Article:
Treaty interpretation is one of the most important aspects of international investment law research. Listed below are secondary sources that provide informed commentary on the interpretation of investment treaties.
Identifies six core principles underlying investment treaties (reasonableness, non-discrimination, access, transparency, and due process) and analyzes how specific treaty provisions promote these principles.
Analyzes state practice with respect to the negotiation of investment treaties and the development of model BITs. Includes commentary on model BITs from 16 jurisdictions, encompassing capital-exporting states as well as capital-importing states. Coverage also extends to the North American Free Trade Agreement, whose chapter on foreign direct investment has served as a model for trade negotiators.
Featuring contributions from leading practitioners and scholars, this original commentary offers article-by-article analysis of the ICSID Convention and arbitration rules, taking into account the interpretations of arbitral panels in the most significant cases.
Provides article-by-article analysis of the ICSID Convention, incorporating not just the text, but also the travaux preparatoires (the official record of the negotiations), rules and regulations adopted under the convention, the practices of arbitral tribunals, and academic writings about the convention.
Explores the complex interplay between investor protections in investment treaties and investor protections in contracts between foreign investors and host states. Examines both the jurisprudence of investment treaty interpretation and the sometimes conflicting legal concepts applied by arbitral tribunals. Includes a table of cited cases.
This collection of essays begins with an examination of the evolution of international investment treaty practice in particular jurisdictions. Subsequent essays explore how the drafting of investment treaties can be improved to better promote efficiency, legitimacy, and the sustainability of economic development.
Examines the conflicts between international investment law and human rights law, environmental law, and EU law, all of which are also primarily premised on treaties. Normative ambivalence ensues when treaty texts are in conflict, posing serious challenges to the legitimacy and utility of the investor-State arbitral system.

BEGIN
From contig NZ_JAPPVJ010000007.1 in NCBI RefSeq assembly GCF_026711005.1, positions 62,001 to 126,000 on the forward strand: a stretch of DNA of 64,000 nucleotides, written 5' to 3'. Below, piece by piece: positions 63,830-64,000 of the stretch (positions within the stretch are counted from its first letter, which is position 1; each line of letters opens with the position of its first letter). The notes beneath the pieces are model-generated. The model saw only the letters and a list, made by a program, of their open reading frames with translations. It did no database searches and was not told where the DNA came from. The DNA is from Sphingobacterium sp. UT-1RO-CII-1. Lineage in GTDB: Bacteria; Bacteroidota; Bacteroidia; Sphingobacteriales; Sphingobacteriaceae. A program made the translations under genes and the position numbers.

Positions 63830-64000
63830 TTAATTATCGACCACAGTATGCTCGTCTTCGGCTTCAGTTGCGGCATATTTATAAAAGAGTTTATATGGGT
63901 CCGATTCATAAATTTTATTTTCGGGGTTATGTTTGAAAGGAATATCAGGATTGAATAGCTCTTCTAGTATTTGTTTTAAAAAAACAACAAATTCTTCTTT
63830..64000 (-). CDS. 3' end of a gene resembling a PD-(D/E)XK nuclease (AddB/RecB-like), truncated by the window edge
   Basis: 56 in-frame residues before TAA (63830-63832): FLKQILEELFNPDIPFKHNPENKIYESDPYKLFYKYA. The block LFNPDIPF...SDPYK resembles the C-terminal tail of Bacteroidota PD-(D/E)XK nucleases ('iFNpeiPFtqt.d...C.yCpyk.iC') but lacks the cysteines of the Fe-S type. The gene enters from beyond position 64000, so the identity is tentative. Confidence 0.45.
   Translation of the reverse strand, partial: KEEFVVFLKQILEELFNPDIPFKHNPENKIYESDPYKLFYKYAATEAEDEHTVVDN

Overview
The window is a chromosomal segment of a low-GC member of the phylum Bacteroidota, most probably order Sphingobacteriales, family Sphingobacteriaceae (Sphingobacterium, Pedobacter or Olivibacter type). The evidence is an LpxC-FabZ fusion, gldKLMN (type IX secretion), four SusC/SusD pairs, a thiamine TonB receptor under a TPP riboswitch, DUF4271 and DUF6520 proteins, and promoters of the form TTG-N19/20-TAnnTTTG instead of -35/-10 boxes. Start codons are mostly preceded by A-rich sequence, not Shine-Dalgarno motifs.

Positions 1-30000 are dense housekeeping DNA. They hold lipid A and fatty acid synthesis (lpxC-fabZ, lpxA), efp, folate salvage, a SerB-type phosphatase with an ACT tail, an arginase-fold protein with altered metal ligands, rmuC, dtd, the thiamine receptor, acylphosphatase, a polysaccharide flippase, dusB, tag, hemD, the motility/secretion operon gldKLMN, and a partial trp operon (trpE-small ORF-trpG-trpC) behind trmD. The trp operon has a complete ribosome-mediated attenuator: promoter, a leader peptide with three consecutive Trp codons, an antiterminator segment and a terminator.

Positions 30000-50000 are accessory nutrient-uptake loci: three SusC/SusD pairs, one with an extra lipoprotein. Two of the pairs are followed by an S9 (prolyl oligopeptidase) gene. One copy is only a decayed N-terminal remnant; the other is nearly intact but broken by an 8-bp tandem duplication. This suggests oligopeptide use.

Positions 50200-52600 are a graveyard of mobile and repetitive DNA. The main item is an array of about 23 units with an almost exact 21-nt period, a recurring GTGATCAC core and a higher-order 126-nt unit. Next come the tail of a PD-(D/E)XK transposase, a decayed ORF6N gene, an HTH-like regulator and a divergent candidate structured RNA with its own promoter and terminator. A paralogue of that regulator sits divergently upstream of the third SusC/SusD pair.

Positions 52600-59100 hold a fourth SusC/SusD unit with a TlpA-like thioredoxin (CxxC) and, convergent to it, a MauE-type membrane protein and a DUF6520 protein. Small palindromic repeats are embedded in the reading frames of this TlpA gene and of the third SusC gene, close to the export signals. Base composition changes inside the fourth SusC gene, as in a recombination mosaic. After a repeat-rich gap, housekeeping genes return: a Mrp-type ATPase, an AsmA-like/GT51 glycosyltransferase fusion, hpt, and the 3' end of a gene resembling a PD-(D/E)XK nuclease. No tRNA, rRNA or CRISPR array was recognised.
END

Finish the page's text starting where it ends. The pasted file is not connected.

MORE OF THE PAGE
Fundamental questions dealt with in the study include: Are investment treaties a special category of treaty for the purpose of interpretation? To what extent are the Vienna Convention rules suited to the interpretation of investment treaties? Have tribunals developed new techniques concerning treaty interpretation? Are these techniques consistent with the Vienna Convention? How creative have arbitral tribunals been in interpreting investment treaties?
Examines the origins, structure, contents, and effects of investment treaties as a new and rapidly developing body of law. Topics covered include the scope and application of investment treaties, general treatment standards, the treatment of monetary transfers and state obligations, protections against expropriation and nationalization, as well as treaty modification and termination.
Considers the application of the "temporal rule" to investment treaty disputes, examining the circumstances under which a host state may be held liable for breaching a treaty through continuing or composite actions that began prior to the treaty's ratification or entry into force.
Provides an authoritative overview of the development of the American BIT program in its historical context, including analysis of each provision of the model agreements used for investment treaty negotiation. The author also explores how individual treaties differ from the model negotiating texts.